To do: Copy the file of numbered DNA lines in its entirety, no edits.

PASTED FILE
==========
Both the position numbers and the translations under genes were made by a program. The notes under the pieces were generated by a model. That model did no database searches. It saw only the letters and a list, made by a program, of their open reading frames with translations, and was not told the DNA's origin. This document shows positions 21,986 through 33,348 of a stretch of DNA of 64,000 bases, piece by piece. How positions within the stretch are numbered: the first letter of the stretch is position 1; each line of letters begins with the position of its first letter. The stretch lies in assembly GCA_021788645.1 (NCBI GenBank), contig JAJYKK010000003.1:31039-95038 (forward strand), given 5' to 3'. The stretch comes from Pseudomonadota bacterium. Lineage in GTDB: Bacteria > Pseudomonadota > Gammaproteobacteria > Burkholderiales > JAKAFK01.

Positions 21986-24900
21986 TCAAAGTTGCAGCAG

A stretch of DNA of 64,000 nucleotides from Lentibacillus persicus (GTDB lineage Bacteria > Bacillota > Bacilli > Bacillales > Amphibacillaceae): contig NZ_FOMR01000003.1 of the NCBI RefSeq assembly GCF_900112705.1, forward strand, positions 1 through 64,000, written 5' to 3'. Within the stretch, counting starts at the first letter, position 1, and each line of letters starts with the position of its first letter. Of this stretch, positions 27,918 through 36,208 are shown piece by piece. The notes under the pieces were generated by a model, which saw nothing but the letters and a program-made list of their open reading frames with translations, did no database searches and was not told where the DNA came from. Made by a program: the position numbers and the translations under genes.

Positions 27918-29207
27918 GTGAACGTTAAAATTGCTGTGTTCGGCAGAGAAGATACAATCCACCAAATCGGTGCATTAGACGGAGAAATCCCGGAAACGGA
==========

Both the position numbers and the translations under genes were made by a program. The notes under the pieces were generated by a model. That model did no database searches. It saw only the letters and a list, made by a program, of their open reading frames with translations, and was not told the DNA's origin. This document shows positions 21,986 through 33,348 of a stretch of DNA of 64,000 bases, piece by piece. How positions within the stretch are numbered: the first letter of the stretch is position 1; each line of letters begins with the position of its first letter. The stretch lies in assembly GCA_021788645.1 (NCBI GenBank), contig JAJYKK010000003.1:31039-95038 (forward strand), given 5' to 3'. The stretch comes from Pseudomonadota bacterium. Lineage in GTDB: Bacteria > Pseudomonadota > Gammaproteobacteria > Burkholderiales > JAKAFK01.

Positions 21986-24900
21986 TCAAAGTTGCAGCAG

A stretch of DNA of 64,000 nucleotides from Lentibacillus persicus (GTDB lineage Bacteria > Bacillota > Bacilli > Bacillales > Amphibacillaceae): contig NZ_FOMR01000003.1 of the NCBI RefSeq assembly GCF_900112705.1, forward strand, positions 1 through 64,000, written 5' to 3'. Within the stretch, counting starts at the first letter, position 1, and each line of letters starts with the position of its first letter. Of this stretch, positions 27,918 through 36,208 are shown piece by piece. The notes under the pieces were generated by a model, which saw nothing but the letters and a program-made list of their open reading frames with translations, did no database searches and was not told where the DNA came from. Made by a program: the position numbers and the translations under genes.

Positions 27918-29207
27918 GTGAACGTTAAAATTGCTGTGTTCGGCAGAGAAGATACAATCCACCAAATCGGTGCATTAGACGGAGAAATCCCGGAAACGGA